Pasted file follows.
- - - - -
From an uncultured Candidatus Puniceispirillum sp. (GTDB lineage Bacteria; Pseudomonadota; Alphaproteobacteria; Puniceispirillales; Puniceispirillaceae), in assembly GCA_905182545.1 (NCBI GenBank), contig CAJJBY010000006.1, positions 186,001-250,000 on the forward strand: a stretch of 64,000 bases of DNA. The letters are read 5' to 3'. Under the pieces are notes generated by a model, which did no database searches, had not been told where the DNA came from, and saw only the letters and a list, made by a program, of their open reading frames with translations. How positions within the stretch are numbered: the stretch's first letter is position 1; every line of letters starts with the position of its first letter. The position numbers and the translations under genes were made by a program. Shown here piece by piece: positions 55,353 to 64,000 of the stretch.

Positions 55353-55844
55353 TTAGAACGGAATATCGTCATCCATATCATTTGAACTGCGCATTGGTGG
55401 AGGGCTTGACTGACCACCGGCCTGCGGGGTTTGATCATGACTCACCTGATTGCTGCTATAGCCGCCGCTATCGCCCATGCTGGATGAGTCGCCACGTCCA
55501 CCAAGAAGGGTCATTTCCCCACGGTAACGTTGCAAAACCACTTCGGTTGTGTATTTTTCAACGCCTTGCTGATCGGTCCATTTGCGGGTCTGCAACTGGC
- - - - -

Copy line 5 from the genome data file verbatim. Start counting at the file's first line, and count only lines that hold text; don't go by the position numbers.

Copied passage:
55501 CCAAGAAGGGTCATTTCCCCACGGTAACGTTGCAAAACCACTTCGGTTGTGTATTTTTCAACGCCTTGCTGATCGGTCCATTTGCGGGTCTGCAACTGGC